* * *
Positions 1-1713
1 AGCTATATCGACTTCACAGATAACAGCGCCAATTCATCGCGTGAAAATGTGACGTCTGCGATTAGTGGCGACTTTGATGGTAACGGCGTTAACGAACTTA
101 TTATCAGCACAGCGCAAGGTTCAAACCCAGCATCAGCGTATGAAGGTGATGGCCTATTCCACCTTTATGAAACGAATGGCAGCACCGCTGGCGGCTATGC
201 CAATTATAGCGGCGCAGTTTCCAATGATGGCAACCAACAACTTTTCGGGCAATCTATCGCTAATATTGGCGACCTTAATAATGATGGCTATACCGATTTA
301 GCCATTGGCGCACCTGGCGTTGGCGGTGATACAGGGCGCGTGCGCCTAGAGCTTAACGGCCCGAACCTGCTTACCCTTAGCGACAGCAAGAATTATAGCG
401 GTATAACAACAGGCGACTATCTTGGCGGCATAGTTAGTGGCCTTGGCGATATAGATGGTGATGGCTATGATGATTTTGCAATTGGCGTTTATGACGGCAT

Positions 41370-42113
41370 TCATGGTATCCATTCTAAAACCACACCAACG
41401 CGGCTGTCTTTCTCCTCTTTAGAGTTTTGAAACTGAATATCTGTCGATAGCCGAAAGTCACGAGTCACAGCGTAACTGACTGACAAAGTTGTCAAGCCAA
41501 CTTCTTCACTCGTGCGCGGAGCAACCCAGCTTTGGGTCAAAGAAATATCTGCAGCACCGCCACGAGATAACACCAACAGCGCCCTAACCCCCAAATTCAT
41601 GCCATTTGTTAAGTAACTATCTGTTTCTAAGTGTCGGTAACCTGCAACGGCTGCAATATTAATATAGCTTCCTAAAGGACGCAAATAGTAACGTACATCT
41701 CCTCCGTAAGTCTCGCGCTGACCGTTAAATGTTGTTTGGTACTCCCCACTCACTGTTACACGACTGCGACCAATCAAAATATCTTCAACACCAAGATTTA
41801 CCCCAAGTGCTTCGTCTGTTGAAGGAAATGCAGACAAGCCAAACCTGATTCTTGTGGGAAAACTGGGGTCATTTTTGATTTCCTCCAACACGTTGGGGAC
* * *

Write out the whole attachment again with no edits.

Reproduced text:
Positions 1-1713
1 AGCTATATCGACTTCACAGATAACAGCGCCAATTCATCGCGTGAAAATGTGACGTCTGCGATTAGTGGCGACTTTGATGGTAACGGCGTTAACGAACTTA
101 TTATCAGCACAGCGCAAGGTTCAAACCCAGCATCAGCGTATGAAGGTGATGGCCTATTCCACCTTTATGAAACGAATGGCAGCACCGCTGGCGGCTATGC
201 CAATTATAGCGGCGCAGTTTCCAATGATGGCAACCAACAACTTTTCGGGCAATCTATCGCTAATATTGGCGACCTTAATAATGATGGCTATACCGATTTA
301 GCCATTGGCGCACCTGGCGTTGGCGGTGATACAGGGCGCGTGCGCCTAGAGCTTAACGGCCCGAACCTGCTTACCCTTAGCGACAGCAAGAATTATAGCG
401 GTATAACAACAGGCGACTATCTTGGCGGCATAGTTAGTGGCCTTGGCGATATAGATGGTGATGGCTATGATGATTTTGCAATTGGCGTTTATGACGGCAT

Positions 41370-42113
41370 TCATGGTATCCATTCTAAAACCACACCAACG
41401 CGGCTGTCTTTCTCCTCTTTAGAGTTTTGAAACTGAATATCTGTCGATAGCCGAAAGTCACGAGTCACAGCGTAACTGACTGACAAAGTTGTCAAGCCAA
41501 CTTCTTCACTCGTGCGCGGAGCAACCCAGCTTTGGGTCAAAGAAATATCTGCAGCACCGCCACGAGATAACACCAACAGCGCCCTAACCCCCAAATTCAT
41601 GCCATTTGTTAAGTAACTATCTGTTTCTAAGTGTCGGTAACCTGCAACGGCTGCAATATTAATATAGCTTCCTAAAGGACGCAAATAGTAACGTACATCT
41701 CCTCCGTAAGTCTCGCGCTGACCGTTAAATGTTGTTTGGTACTCCCCACTCACTGTTACACGACTGCGACCAATCAAAATATCTTCAACACCAAGATTTA
41801 CCCCAAGTGCTTCGTCTGTTGAAGGAAATGCAGACAAGCCAAACCTGATTCTTGTGGGAAAACTGGGGTCATTTTTGATTTCCTCCAACACGTTGGGGAC